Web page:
Adjustable versus fixed rate loans
With a fixed-rate loan, your monthly payment stays the same for the life of your mortgage. The amount of the payment allocated for your principal (the actual loan amount) will increase, however, your interest payment will go down in the same amount. The property taxes and homeowners insurance which are almost always part of the payment will go up over time, but in general, payments on fixed rate loans vary little.
During the early amortization period of a fixed-rate loan, a large percentage of your monthly payment pays interest, and a significantly smaller part toward principal. As you pay , more of your payment goes toward principal.
You can choose a fixed-rate loan to lock in a low interest rate. People choose these types of loans when interest rates are low and they wish to lock in at the low rate. If you have an Adjustable Rate Mortgage (ARM) now, refinancing with a fixed-rate loan can provide more monthly payment stability. If you have an Adjustable Rate Mortgage (ARM) now, we'll be glad to help you lock in a fixed-rate at the best rate currently available. Call Contemporary Mortgage Services, Inc at 407-834-3377 to discuss your situation with one of our professionals.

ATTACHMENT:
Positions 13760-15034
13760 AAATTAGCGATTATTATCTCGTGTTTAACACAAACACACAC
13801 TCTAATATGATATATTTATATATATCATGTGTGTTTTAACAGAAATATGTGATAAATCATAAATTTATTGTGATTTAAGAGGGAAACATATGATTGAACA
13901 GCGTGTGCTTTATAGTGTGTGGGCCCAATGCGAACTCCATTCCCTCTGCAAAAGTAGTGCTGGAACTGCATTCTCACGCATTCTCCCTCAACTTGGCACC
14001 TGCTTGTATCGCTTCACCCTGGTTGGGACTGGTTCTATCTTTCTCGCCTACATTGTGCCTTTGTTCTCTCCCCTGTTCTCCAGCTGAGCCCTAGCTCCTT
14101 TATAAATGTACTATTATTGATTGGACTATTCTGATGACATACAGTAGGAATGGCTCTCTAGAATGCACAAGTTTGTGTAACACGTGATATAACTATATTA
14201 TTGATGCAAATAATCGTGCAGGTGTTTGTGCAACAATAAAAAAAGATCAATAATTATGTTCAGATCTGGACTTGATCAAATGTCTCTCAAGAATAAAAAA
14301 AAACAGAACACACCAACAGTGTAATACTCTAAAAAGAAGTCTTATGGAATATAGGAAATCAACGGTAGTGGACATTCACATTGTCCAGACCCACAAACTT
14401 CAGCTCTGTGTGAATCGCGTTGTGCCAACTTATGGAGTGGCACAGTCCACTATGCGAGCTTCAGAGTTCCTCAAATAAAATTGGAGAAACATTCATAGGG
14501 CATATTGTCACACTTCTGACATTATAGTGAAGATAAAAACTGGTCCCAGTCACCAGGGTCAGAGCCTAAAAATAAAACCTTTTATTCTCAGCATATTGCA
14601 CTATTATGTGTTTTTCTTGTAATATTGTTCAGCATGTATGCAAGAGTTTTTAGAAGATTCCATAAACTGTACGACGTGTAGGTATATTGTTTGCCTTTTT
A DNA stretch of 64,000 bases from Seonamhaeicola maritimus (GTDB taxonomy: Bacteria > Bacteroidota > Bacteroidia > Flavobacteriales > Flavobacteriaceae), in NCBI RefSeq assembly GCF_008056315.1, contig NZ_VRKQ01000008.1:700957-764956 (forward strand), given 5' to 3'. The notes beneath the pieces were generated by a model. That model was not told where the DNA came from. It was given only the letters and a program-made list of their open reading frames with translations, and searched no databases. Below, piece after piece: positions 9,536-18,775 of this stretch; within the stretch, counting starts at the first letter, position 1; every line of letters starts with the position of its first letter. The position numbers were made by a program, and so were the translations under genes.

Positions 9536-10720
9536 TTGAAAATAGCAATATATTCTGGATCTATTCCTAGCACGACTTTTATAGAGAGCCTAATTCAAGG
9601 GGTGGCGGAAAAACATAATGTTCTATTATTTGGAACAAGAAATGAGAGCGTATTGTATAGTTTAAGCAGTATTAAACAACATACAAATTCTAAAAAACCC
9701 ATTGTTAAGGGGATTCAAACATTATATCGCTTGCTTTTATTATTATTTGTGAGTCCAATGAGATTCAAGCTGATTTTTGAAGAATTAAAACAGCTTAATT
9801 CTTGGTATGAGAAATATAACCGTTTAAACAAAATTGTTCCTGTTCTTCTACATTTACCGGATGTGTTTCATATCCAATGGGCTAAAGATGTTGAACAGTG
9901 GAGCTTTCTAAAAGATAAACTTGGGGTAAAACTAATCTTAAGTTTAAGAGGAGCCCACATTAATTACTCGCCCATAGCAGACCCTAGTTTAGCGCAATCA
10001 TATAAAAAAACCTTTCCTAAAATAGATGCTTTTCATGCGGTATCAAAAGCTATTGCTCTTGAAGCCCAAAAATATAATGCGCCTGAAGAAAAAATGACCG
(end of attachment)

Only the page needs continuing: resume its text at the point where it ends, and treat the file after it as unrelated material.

There are many different types of Adjustable Rate Mortgages. ARMs are generally adjusted every six months, based on various indexes.
The majority of ARMs feature this cap, which means they can't increase over a specific amount in a given period. Some ARMs can't increase more than 2% per year, regardless of the underlying interest rate. Your loan may feature a "payment cap" that instead of capping the interest rate directly, caps the amount that the payment can increase in one period. In addition, the great majority of adjustable programs have a "lifetime cap" — the interest rate won't go over the capped percentage.
ARMs usually start out at a very low rate that usually increases over time. You may have heard about "3/1 ARMs" or "5/1 ARMs". For these loans, the introductory rate is fixed for three or five years. It then adjusts every year. These loans are fixed for 3 or 5 years, then they adjust after the initial period. These loans are best for people who expect to move in three or five years. These types of ARMs are best for people who will move before the initial lock expires.
Most people who choose ARMs choose them because they want to take advantage of lower introductory rates and do not plan on staying in the house for any longer than the initial low-rate period. ARMs can be risky if property values go down and borrowers cannot sell their home or refinance.
Have questions about mortgage loans? Call us at 407-834-3377. It's our job to answer these questions and many others, so we're happy to help!